Tips on What To Do in Tulum
The highlights of Tulum include its Mayan ruins and pristine beaches, both located a short distance east from Tulum's downtown. Adventurous travelers should take advantage of the great opportunities to observe the Riviera Maya's natural attractions, including Sian Ka'an Biosphere Reserve. You can also check out the several cenotes, or subterranean water caverns, around Tulum.
Tulum doesn't have a great nightlife scene, but Playa del Carmen (40 miles north) and Cancún (80 miles north) come to life after dark. Keep in mind that it’s probably not safe to party in one of these towns and make the long drive back to Tulum in the same night.
- If you're staying elsewhere but want some beach time in Tulum, the easiest thing to do is drive to El Paraíso Beach Club. It's about 1km (a half mile) south of the ruins (take a left at the 'T' junction). This is a great place -- there's a long, broad beach that is pure sand, and access is free." -- Frommer's
- Perambulate the Tulum strip -- Avenida Tulum (make a left on 307 from the ruins and head through the traffic lights) -- with its identical concrete tchotchke stalls all selling exactly the same thing: knotted friendship bracelets, coconut pendant lights." -- New York Times
- Both Cobá to the west and the massive Reserva de la Biosfera Sian Ka’an to the south make doable day trips. -- Lonely Planet
Tulum's Mayan ruins are some of the most well-preserved in all of Mexico. Constructed between 1200 and 1450, they include several temples and shrines devoted to Mayan gods. Many are within walking distance of Tulum's downtown, but there are also several structures at Muyil, located on the western edge of the Sian Ka'an Biosphere Reserve.
- Be prepared for LOTS of people and tour groups at the archaeological site. To avoid the crowds, it is best to stay overnight and visit the ruins early in the morning before the buses arrive, or later in the afternoon. Morning is recommended as you can catch spectacular vistas as the sun is rising over the Caribbean." -- Sherman's Travel
- A standard telephoto zoom lens does well if you must photograph during times of peak tourism. This strategy will keep people out of your shots of the ruins." --Wikitravel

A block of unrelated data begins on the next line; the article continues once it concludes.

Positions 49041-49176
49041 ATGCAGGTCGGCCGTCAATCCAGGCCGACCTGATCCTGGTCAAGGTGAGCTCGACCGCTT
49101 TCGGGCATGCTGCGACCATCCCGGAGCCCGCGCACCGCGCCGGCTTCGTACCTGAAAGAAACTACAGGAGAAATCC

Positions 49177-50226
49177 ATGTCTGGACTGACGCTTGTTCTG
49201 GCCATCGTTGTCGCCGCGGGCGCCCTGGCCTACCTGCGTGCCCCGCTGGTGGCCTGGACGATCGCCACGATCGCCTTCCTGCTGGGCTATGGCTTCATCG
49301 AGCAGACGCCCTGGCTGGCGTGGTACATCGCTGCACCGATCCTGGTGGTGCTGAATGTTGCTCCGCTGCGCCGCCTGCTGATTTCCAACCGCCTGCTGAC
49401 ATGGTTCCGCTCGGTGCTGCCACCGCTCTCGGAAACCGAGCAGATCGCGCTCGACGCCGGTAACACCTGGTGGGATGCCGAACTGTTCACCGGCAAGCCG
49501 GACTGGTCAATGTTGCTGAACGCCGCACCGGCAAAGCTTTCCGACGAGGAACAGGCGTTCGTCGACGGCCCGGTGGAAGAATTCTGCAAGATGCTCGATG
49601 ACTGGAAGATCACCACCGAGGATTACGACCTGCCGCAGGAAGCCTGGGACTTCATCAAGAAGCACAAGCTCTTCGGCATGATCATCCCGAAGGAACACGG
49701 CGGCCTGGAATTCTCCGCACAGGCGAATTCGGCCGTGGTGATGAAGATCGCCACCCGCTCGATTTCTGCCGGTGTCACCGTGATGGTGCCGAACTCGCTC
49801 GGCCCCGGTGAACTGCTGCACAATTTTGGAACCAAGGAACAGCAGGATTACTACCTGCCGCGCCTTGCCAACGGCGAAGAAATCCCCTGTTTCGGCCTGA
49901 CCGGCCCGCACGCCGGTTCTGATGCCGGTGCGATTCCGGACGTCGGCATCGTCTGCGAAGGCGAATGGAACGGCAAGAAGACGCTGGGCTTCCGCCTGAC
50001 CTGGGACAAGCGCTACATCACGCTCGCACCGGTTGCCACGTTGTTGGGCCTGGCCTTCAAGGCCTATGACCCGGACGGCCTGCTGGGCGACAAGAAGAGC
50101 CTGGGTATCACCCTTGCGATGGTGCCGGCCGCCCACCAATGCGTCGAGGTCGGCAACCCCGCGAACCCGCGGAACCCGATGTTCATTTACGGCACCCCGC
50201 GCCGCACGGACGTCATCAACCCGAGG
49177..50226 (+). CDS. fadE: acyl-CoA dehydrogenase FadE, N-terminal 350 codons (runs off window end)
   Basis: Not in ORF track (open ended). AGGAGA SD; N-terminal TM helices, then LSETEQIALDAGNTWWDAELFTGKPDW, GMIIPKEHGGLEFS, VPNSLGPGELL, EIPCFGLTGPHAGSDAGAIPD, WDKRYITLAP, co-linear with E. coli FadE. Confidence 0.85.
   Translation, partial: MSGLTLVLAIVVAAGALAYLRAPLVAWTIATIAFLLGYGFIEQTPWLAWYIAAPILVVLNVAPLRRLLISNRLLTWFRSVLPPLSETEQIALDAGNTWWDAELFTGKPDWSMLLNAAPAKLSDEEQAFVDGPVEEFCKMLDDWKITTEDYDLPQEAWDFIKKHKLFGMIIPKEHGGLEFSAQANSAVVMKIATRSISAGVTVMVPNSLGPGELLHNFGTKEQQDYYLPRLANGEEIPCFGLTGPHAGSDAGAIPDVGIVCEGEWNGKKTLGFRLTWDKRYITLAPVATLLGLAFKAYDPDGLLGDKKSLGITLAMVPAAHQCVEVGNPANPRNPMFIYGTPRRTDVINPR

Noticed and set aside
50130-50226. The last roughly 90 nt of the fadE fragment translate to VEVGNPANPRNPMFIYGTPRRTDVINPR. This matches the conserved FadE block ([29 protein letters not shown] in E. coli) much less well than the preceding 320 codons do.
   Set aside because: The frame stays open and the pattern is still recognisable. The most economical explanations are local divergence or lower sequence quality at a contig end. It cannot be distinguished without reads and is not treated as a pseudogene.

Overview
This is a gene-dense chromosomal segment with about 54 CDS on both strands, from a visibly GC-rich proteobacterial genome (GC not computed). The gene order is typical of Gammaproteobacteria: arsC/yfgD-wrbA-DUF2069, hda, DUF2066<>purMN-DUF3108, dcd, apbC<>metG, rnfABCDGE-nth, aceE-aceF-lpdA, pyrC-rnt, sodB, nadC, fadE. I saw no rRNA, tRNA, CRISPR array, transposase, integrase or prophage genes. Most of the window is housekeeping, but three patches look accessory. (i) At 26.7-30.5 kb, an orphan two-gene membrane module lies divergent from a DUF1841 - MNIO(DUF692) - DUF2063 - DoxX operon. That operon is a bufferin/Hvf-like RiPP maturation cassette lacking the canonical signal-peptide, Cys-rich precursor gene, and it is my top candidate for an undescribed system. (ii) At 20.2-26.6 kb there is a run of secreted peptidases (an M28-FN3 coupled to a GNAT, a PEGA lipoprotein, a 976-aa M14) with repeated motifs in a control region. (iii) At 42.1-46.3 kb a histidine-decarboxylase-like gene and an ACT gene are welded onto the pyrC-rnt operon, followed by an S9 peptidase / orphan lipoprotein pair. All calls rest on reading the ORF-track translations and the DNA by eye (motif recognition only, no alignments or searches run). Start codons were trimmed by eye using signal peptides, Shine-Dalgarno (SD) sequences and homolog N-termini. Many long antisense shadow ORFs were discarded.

Tulum's beaches are some of the largest in Riviera Maya, and they won't disappoint. You can enjoy a scenic swim right in front of the famous Mayan ruins, or travel south along the road to Boca Paila, where you'll find beaches like the popular Playa Paraíso and a few beachside resorts. You can also charter diving expeditions to nearby reefs or underground water caverns, known as cenotes.
The largest beach in the area stretches south from the ruins to the Sian Ka'an Biosphere Reserve. Beachside boutiques and cabanas run along the coast, offering excellent accommodations ranging from upscale resorts to spare, beachside cabanas.
- Tulum's spectacular coastline -- with its confectioner sugar sands, jade-green water, balmy breezes and bright sun -- make it one of the top beaches in Mexico. Where else can you get all that and a dramatically situated Maya ruin? There are also excellent diving, fun cenotes, great snorkeling, and a variety of lodgings and restaurants to fit every budget." -- Lonely Planet
South of Tulum along the road to Boca Paila, you'll find the Sian Ka'an Biosphere Reserve, a 1.3 million acre national park that features an abundance of plant life, marine life and a coral reef. Sian Ka'an -- and the lush coast surrounding Tulum -- makes the Riviera Maya a favorite getaway for ecotourists. Also be sure to visit the Gran Cenote -- a large underground water cavern and nearby Xcaret, an old sacred Mayan city and, now, a 250-acre ecological theme park.
- The list of Xcaret's attractions goes on and on: you can visit a dolphinarium, a bee farm, a manatee lagoon, a bat cave, an orchid and bromeliad greenhouse, an edible-mushroom farm, and a small zoo. You can also visit a scenic tower that takes you 240 feet up in the air for a spectacular view of the park." -- Fodor's
- If you've been captured by an adventurous spirit and have an excessively sanguine opinion of your rental car's off-road capabilities, you might want to take a trip down the Punta Allen Peninsula, especially if your interests lie in fly-fishing, birding, or simply exploring new country." -- Frommer's